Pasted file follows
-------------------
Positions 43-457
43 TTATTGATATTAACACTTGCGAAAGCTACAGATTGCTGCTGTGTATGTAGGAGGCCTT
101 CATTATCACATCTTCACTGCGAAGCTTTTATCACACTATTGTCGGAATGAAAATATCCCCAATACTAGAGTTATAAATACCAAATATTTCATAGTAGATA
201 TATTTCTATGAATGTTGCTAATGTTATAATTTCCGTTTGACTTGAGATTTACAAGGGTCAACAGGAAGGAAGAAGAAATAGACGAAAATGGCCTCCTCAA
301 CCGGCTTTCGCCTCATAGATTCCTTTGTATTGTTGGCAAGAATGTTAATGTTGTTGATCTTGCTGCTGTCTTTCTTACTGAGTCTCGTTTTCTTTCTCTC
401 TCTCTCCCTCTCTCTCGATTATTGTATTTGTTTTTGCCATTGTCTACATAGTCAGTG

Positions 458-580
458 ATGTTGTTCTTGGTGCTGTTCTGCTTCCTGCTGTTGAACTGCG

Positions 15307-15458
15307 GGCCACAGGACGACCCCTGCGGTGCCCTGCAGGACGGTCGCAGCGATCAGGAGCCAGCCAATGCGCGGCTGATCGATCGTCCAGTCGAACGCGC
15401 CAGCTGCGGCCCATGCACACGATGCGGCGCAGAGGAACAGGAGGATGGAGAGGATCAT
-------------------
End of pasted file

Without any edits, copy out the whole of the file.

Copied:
Positions 43-457
43 TTATTGATATTAACACTTGCGAAAGCTACAGATTGCTGCTGTGTATGTAGGAGGCCTT
101 CATTATCACATCTTCACTGCGAAGCTTTTATCACACTATTGTCGGAATGAAAATATCCCCAATACTAGAGTTATAAATACCAAATATTTCATAGTAGATA
201 TATTTCTATGAATGTTGCTAATGTTATAATTTCCGTTTGACTTGAGATTTACAAGGGTCAACAGGAAGGAAGAAGAAATAGACGAAAATGGCCTCCTCAA
301 CCGGCTTTCGCCTCATAGATTCCTTTGTATTGTTGGCAAGAATGTTAATGTTGTTGATCTTGCTGCTGTCTTTCTTACTGAGTCTCGTTTTCTTTCTCTC
401 TCTCTCCCTCTCTCTCGATTATTGTATTTGTTTTTGCCATTGTCTACATAGTCAGTG

Positions 458-580
458 ATGTTGTTCTTGGTGCTGTTCTGCTTCCTGCTGTTGAACTGCG

Positions 15307-15458
15307 GGCCACAGGACGACCCCTGCGGTGCCCTGCAGGACGGTCGCAGCGATCAGGAGCCAGCCAATGCGCGGCTGATCGATCGTCCAGTCGAACGCGC
15401 CAGCTGCGGCCCATGCACACGATGCGGCGCAGAGGAACAGGAGGATGGAGAGGATCAT